Recently, there’s been a bit of a palaver around a draft specification proposed to the OAuth Working Group and its recommendation of abandoning the implicit flow in browser-based applications, e.g. Single Page Applications (SPAs), in favor of the authorization code flow with Proof-Key for Code Exchange (PKCE).
This article is going to look at how to update the Angular application found in my previous article “SPA Authentication using OpenID Connect, Angular CLI and oidc-client”, to start using the authorization code flow and PKCE.
Back in September 2017, I spoke at the .NET South West user group, and I’ve just realized that this is the first time one of my talks has made it online. I thought it was worthwhile sharing, especially since it’s a talk I probably won’t be doing again.
It’s always odd seeing yourself on camera, but I’m fairly happy with how well this talk went, especially considering that this talk took place on one of the few nights in September that I was actually at home/in the country (sorry again, Rachel).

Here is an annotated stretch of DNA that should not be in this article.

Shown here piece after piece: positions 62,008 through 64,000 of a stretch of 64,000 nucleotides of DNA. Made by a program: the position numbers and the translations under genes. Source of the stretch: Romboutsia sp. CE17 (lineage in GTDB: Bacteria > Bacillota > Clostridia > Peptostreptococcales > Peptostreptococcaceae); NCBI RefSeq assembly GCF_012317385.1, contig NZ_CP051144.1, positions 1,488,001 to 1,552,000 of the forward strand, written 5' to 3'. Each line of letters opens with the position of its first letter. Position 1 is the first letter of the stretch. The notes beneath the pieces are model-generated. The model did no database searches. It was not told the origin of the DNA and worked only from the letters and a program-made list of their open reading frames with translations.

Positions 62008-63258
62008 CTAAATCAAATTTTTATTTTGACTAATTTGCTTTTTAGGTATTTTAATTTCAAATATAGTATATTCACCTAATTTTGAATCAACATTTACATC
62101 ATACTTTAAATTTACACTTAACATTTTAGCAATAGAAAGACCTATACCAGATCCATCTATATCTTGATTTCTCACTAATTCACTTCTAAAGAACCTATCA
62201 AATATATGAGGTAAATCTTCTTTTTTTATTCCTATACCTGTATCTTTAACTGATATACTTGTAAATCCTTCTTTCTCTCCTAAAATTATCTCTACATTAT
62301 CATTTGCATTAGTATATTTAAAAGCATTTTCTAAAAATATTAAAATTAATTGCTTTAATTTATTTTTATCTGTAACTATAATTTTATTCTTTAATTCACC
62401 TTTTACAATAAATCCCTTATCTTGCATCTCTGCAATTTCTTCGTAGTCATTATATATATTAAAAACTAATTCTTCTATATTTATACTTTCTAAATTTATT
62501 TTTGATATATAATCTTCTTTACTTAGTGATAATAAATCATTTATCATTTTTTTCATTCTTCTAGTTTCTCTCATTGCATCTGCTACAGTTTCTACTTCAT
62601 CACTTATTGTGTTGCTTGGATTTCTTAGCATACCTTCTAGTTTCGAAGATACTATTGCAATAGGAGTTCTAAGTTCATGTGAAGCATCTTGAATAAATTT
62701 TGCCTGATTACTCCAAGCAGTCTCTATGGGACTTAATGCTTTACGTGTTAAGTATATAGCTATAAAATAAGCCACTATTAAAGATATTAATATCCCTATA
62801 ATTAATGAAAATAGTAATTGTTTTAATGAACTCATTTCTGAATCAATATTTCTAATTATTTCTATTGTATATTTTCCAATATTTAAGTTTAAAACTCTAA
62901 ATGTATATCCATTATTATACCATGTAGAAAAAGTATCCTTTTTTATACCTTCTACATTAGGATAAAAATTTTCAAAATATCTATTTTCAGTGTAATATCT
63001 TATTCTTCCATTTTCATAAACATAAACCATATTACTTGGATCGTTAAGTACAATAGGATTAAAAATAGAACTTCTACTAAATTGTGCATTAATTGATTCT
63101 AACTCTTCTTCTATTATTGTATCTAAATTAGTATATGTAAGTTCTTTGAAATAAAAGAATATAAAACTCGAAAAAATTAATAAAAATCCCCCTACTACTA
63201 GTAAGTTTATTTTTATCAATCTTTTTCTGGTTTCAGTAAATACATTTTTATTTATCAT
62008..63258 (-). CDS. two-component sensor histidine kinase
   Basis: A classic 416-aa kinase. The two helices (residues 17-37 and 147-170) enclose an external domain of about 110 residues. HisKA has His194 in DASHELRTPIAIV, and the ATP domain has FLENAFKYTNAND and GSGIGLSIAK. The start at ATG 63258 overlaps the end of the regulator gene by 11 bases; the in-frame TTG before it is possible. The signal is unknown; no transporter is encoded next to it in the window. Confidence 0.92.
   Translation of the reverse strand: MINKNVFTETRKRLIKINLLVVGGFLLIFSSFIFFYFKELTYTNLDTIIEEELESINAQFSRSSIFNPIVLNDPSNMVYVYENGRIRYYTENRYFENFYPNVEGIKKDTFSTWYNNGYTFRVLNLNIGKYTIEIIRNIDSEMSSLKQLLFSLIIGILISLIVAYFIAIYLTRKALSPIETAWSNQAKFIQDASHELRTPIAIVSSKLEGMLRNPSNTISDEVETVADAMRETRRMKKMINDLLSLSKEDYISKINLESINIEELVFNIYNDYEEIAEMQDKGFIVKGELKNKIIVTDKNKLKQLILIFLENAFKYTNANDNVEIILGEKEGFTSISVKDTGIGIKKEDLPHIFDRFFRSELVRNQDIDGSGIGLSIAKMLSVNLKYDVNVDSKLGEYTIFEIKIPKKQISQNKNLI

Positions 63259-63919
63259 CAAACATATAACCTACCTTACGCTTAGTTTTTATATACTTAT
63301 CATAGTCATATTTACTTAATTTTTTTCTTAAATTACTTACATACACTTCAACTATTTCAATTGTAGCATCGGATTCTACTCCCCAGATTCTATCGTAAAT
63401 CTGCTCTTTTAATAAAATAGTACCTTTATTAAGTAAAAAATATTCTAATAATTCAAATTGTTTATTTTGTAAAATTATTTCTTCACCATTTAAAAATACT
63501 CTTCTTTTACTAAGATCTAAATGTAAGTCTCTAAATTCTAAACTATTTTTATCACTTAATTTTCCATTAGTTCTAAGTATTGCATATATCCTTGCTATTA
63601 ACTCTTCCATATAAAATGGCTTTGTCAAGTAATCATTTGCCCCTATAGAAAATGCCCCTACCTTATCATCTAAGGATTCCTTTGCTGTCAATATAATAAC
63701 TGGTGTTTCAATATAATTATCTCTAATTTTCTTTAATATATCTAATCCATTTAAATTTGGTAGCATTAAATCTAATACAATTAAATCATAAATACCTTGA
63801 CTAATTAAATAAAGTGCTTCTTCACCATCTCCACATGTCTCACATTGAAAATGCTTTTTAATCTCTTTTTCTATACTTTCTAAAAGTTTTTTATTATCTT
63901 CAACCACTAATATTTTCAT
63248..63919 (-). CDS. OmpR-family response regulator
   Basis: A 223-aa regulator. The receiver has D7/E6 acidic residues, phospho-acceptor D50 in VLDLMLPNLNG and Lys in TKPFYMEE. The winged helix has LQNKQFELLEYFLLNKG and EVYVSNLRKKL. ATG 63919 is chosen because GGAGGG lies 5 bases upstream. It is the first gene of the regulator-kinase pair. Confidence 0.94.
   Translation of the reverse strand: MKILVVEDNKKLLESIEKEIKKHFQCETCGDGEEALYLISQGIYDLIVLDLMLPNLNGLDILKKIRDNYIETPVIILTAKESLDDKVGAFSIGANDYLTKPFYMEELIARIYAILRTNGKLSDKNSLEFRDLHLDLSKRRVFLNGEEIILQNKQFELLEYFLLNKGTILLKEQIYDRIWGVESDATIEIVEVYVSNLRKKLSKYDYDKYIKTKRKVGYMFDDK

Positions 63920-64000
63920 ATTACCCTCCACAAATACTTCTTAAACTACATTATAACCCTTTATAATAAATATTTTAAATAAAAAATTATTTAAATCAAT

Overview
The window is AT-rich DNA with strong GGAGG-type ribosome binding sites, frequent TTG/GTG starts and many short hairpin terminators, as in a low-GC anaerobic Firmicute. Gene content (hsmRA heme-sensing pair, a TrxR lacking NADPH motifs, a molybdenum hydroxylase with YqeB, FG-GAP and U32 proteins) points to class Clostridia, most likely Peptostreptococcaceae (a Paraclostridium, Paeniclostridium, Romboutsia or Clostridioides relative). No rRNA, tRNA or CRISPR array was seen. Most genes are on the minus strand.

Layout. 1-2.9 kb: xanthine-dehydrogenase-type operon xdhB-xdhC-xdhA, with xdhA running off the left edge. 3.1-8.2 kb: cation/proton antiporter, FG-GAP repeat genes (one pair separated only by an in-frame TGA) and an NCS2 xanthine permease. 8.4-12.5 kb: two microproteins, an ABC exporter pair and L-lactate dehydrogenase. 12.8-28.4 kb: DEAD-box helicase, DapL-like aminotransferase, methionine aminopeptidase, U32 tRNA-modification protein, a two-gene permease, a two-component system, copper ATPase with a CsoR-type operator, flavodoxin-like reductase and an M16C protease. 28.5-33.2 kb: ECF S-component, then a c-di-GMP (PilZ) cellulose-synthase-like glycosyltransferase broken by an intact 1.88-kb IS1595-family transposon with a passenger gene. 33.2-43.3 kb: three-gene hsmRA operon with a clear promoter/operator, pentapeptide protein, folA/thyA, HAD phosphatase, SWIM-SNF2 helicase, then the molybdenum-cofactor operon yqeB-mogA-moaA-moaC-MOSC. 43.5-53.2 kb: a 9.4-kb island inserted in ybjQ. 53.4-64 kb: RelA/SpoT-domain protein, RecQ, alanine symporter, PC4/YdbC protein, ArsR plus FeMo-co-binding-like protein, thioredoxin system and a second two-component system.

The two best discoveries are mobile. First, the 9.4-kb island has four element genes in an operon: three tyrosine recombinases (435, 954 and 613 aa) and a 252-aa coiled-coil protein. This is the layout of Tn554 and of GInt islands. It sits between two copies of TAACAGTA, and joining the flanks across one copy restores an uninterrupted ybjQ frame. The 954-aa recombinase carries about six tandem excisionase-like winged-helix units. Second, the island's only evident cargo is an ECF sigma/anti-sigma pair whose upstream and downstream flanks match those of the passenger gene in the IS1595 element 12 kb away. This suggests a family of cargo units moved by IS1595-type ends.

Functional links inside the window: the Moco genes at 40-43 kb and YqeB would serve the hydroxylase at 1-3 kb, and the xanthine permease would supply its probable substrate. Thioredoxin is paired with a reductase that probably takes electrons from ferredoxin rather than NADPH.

In this article, we are going to walk through a basic authentication scenario using the Angular CLI and the oidc-client library, during which we will authenticate a user, and then use an access token to access an OAuth protected API. This will use the implicit flow, where all tokens pass via the browser (something to always remember when dealing with code executing on the client, because the application cannot be trusted with features such as long lived tokens, refresh tokens or client secrets).